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Rutledge Cab Co.

Rutledge Cab Co.
June 2013
Go early or be prepared to wait. You’ll want an ample appetite and a pack of friends.

Keep driving north even when you think that Bob Carter’s newest restaurant couldn’t possibly be so far removed from the mainstream. Look for the young man with an orange vest on; he’ll wave you into that last available parking slot, or tell you to find something down the street. Most of all, check your highfalutin’ expectations at the padded-leather front door. This is not the Bob Carter of old.

A large central bar commands the space at Rutledge Cab Co. Chic metal stools await the three-deep throng of Saturday night. The beer taps serve an inviting covered patio accessed by miniature garage doors that fling open to reveal additional opportunities to belly up from the other side. Winterized curtaining and rather effective space heaters make the alfresco area a yearround affair. For an old car garage, the space downright sparkles. Big leather booths can easily seat a family, and a large community table beckons on the patio. The cab company theme flows throughout, from the old yellow taxi door hanging above the host stand to the filling station garb chosen as employee attire. Even the Fillin’ Station charcuterie plate dutifully mimes the act. This is a bar where you can expect a great burger in your favorite burger joint that serves a heavy Jack and Coke.

There are no showy steaks with fancy mashed potatoes. No icy cold oysters on the half-shell. No bubbling champagne bar. Rutledge Cab Co. dispenses with that jazz the Carter of Peninsula Grill was known for, which translates into chicken-fried sweetbreads and grilled pizzas topped with braised beef—and cold beer to wash them down. Call it “diner chic” and think late-night and lazy Sunday brunch. Chef de cuisine Bryan Lindsay—who honed his skills with Tom Colicchio in New York and formerly headed up Old Village Post House—delivers a flavorful punch at this new upper-peninsula bar and grill.  

It’s perhaps best enjoyed on a whim, with a band of compadres trailing cocktail fumes from a night of carousing on Upper King. That seems to be what everyone is thinking. On a busy night, seats get scarce, the kitchen can overload, service can be slow, and you may eat half your friend’s dinner while waiting for a delayed shrimp Benedict. Perhaps that’s the price of being the best late-night venue within a five-mile radius. Perhaps it’s from being the only place I know of serving an omelet filled with pot roast. Maybe it’s the perfect Belgian waffles or the lamb burger, which isn’t a burger of ground lamb but a beef burger topped with a fistful of roasted lamb shaved paper-thin. Did I mention that it’s then layered with tapenade, feta cheese, and roasted tomatoes? It’s worth the wait.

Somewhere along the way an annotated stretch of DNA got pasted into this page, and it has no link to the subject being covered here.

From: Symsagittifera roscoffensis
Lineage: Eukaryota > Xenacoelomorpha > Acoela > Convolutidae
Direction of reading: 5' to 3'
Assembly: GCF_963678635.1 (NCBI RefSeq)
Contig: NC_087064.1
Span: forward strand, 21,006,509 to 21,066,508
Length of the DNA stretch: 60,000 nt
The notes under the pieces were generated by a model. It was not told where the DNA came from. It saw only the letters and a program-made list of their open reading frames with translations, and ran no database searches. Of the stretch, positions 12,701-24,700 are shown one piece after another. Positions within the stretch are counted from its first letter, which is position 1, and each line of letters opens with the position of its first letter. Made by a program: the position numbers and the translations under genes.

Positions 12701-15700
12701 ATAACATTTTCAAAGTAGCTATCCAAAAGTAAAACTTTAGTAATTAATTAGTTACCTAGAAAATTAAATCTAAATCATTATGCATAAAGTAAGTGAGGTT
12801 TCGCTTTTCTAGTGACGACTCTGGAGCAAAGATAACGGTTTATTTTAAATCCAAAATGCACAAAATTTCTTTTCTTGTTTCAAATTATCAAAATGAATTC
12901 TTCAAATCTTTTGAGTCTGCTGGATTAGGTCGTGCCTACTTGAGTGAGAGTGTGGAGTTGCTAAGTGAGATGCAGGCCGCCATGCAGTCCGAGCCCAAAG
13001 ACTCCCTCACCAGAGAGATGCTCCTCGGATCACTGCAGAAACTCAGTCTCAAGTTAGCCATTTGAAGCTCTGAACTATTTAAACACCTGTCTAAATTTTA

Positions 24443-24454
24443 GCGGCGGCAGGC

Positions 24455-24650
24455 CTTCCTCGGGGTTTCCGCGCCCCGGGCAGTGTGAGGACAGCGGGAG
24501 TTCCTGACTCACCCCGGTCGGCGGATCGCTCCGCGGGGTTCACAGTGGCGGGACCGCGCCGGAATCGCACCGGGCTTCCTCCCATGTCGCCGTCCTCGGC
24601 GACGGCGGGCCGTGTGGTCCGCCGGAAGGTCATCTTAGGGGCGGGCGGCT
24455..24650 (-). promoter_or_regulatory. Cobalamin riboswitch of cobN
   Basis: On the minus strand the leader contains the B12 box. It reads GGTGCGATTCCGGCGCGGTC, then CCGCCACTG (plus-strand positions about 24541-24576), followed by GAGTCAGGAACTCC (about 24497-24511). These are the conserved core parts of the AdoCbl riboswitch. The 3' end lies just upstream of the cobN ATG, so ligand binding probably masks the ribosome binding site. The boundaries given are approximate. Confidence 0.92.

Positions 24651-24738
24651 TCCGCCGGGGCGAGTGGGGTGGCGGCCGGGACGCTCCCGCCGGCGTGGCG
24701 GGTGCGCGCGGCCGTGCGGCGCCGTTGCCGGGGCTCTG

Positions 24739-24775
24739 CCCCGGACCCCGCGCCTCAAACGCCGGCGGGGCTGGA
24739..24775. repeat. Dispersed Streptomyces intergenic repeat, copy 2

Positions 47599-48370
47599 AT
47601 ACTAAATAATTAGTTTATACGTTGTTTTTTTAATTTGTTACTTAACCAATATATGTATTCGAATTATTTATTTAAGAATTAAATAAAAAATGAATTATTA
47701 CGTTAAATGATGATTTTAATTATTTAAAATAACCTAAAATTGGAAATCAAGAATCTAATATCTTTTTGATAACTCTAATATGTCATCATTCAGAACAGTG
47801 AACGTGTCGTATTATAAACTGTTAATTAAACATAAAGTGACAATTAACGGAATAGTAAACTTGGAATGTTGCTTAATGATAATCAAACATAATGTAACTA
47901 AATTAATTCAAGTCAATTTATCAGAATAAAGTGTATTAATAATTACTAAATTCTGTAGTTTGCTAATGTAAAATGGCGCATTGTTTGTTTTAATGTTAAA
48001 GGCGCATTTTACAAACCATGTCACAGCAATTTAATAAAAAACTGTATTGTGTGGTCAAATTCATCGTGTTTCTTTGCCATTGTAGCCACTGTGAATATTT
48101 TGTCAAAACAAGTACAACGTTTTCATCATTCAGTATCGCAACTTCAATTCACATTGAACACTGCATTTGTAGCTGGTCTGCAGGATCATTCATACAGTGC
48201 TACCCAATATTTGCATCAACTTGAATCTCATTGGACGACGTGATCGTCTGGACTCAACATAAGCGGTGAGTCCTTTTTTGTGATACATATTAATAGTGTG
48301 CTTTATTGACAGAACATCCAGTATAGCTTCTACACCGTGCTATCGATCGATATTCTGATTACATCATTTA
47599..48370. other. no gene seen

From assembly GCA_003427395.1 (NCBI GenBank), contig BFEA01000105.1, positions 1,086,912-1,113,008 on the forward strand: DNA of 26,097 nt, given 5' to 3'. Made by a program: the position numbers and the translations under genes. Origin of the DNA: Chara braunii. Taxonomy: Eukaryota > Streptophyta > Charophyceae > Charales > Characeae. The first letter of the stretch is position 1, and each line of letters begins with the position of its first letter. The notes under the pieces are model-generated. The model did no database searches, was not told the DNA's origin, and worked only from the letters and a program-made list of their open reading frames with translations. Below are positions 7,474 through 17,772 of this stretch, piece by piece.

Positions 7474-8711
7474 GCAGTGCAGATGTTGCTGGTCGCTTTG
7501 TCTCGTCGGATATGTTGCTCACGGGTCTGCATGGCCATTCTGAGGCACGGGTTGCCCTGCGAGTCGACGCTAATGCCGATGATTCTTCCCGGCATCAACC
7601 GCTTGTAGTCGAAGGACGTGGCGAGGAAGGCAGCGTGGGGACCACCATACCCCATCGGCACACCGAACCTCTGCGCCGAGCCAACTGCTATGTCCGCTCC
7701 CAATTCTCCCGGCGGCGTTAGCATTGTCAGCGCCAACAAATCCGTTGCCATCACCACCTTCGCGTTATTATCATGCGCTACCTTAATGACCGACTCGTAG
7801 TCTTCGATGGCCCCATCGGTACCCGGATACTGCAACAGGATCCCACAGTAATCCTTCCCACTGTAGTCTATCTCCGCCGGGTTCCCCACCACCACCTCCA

Rutledge Cab is also a place to engage your inner chef. Take, for example, the five types of grilled kabobs, each served with a wild rice pilaf and some sort of sauce. I prefer the lamb kabobs over the beef, chicken, pork, or veggies, but I substitute fries for the pilaf and ask for the mint jus on the side. Ever had a plate of medium-rare lamb chunks fresh from the grill covered with crispy French fries then smothered with rich lamb gravy? I’d like an oyster stout with that.

Or consider the unfortunately bland hoop cheddar and beer fondue. There’s a bottle of Cholula hot sauce on the table—a half a bottle of that with a good dose of salt and pepper brings it to life. It’s served with a platter of accouterments, but my version is best savored by dunking an order of the fried cheese into the molten blend. Perhaps American wheat ale could keep up with it, or maybe you go for a “Winga Bing Bing,” a rousing original cocktail full of tequila, orangecello, and rosemary. If not, they have PBR tall boys served in brown paper bags.

If you can’t use Rutledge Cab as an excuse to stay out late and gorge, take your kids for Sunday brunch. The open-air patio will be hopping, and the milk shakes come plain or spiked with various liquors. I like the Dreamsicle, an icy blend of orangecello, Grand Marnier, and Stoli vanilla. Pair it with the “Call Your Own Burger,” cooked to order.  Top it with avocado, sprouts, Swiss, and blue cheese Havarti. My daughter gets a grilled cheese and a Nutella milk shake, but it’s the burger that’s worth mentioning, even if just for its honest simplicity. Pair that with affordable prices and decent service, and you have a neighborhood favorite that will pass the test of time. You have to give that to Rutledge Cab Co.: good grub doesn’t have to mean the fanciest; sometimes the job can just be deliciously well done.

The Draw: Full breakfast served late into the night
The Drawback: A busy night means being parked far away from your food.Don’t Miss: “Call Your Own Burger”
Price: $8-$16

1300 Rutledge Ave.
(843) 720-1440